Global Heat, Sea Level Hit Record Highs In 2015
Sea level is creeping up gradually around the globe, averaging about 3.3 millimeters per year, according to a report
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Global heat, greenhouse gases and sea levels all climbed to record highs last year, making 2015 the worst in modern times across a range of key environmental indicators, international scientists said.
A dire picture of the Earth's health is painted in the State of the Climate report, a peer-reviewed 300-page tome that comes out once a year and is compiled by 450 scientists from around the world.
The record heat that the planet experienced last year was driven partially by global warming, and was exacerbated by the ocean heating trend known as El Nino, it said.
El Nino, which just ended in July, was one of the strongest the Earth has seen "since at least 1950," said the report, led by the National Oceanic and Atmospheric Administration (NOAA) National Centers for Environmental Information.
"This 'annual physical' of Earth's climate system showed us that 2015's climate was shaped both by long-term change and an El Nino event," said Thomas Karl, director of the NOAA division.
"Last year's El Nino was a clear reminder of how short-term events can amplify the relative influence and impacts stemming from longer-term global warming trends."
Major concentrations of greenhouse gases -- including carbon dioxide (CO2), methane and nitrous oxide -- are the by-products of fossil fuel burning.
All three "rose to new record high values during 2015," said the findings, based on tens of thousands of measurements from multiple independent datasets.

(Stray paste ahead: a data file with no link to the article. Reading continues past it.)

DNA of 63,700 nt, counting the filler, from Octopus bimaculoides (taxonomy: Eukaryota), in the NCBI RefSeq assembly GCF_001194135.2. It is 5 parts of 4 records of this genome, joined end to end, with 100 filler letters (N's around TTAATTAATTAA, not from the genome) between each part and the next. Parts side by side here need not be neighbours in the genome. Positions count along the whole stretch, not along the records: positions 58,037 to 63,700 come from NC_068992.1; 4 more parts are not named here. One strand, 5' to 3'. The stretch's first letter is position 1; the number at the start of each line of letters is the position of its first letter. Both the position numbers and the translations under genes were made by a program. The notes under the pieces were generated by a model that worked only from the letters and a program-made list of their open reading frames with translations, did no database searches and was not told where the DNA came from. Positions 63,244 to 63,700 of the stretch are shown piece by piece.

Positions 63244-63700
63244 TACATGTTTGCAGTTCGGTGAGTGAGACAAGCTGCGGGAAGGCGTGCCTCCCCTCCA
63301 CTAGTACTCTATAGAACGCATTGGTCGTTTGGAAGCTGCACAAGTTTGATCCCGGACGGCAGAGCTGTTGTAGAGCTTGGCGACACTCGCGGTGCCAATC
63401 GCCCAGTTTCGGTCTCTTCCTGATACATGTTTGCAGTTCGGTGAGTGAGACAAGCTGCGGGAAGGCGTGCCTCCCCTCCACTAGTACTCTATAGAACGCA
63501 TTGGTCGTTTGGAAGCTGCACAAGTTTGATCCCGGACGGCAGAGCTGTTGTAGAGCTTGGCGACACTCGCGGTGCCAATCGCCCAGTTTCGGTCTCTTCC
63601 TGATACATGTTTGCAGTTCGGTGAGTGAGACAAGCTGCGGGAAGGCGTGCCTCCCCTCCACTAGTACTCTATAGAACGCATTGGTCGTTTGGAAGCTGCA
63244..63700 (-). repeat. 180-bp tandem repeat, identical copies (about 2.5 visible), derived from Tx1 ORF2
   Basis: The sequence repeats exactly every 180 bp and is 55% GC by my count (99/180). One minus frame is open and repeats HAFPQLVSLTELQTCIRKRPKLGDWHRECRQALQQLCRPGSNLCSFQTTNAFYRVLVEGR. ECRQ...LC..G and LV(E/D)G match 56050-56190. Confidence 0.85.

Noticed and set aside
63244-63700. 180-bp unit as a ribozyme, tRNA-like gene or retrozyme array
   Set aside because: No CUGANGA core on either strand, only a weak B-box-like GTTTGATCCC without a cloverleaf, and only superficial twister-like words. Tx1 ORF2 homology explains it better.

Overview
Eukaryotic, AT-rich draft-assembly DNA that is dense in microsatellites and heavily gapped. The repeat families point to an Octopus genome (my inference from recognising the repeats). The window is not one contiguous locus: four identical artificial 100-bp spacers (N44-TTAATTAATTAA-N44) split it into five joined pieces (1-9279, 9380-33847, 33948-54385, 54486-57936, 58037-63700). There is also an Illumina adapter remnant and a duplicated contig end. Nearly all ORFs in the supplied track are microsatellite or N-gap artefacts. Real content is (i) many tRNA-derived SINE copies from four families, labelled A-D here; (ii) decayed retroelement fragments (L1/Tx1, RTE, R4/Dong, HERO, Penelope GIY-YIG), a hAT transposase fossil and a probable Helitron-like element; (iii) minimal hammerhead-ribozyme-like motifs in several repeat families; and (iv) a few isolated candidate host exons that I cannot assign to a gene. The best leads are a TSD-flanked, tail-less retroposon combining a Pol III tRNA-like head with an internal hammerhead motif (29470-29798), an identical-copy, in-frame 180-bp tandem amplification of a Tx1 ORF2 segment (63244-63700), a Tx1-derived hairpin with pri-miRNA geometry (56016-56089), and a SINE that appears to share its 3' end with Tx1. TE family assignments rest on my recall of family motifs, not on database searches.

The annual average atmospheric carbon dioxide (CO2) concentration at Mauna Loa, Hawaii, reached 400.8 parts per million (ppm), surpassing 400 ppm for the first time, marking "the largest annual increase observed in the 58-year record."
On average globally, 2015's CO2 level was 399.4 ppm, an increase of 2.2 ppm over 2014.
The report also confirmed NOAA and NASA's finding that Earth's average land and ocean surface temperatures warmed to record levels in 2015.
And global sea levels swelled to their highest point ever, about 70 millimeters (about 2.75 inches) higher than the 1993 average.
Sea level is creeping up gradually around the globe, averaging about 3.3 millimeters per year, said the report.
Some places in the western Pacific and Indian Ocean are seeing waters rise faster.
Even though the current pace may appear slow, experts warn that sea level rise will accelerate in the coming decades as glaciers and polar ice caps melt, putting millions of lives at risk in coastal communities around the world.